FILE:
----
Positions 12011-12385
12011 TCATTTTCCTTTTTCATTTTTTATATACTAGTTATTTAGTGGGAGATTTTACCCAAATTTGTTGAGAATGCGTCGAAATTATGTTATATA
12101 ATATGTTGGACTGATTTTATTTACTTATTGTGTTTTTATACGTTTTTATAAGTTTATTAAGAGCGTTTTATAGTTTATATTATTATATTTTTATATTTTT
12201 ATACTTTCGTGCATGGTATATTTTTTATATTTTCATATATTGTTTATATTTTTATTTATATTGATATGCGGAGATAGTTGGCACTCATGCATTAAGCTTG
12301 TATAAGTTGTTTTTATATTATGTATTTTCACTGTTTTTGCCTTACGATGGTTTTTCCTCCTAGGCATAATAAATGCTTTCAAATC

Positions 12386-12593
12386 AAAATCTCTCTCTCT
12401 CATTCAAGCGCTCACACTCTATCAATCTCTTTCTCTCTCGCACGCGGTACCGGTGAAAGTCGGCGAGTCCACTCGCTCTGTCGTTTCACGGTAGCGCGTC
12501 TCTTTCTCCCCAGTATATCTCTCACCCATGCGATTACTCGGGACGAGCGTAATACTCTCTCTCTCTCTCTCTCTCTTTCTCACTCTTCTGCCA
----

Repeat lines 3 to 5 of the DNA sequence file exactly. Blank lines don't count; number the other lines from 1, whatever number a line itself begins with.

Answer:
12101 ATATGTTGGACTGATTTTATTTACTTATTGTGTTTTTATACGTTTTTATAAGTTTATTAAGAGCGTTTTATAGTTTATATTATTATATTTTTATATTTTT
12201 ATACTTTCGTGCATGGTATATTTTTTATATTTTCATATATTGTTTATATTTTTATTTATATTGATATGCGGAGATAGTTGGCACTCATGCATTAAGCTTG
12301 TATAAGTTGTTTTTATATTATGTATTTTCACTGTTTTTGCCTTACGATGGTTTTTCCTCCTAGGCATAATAAATGCTTTCAAATC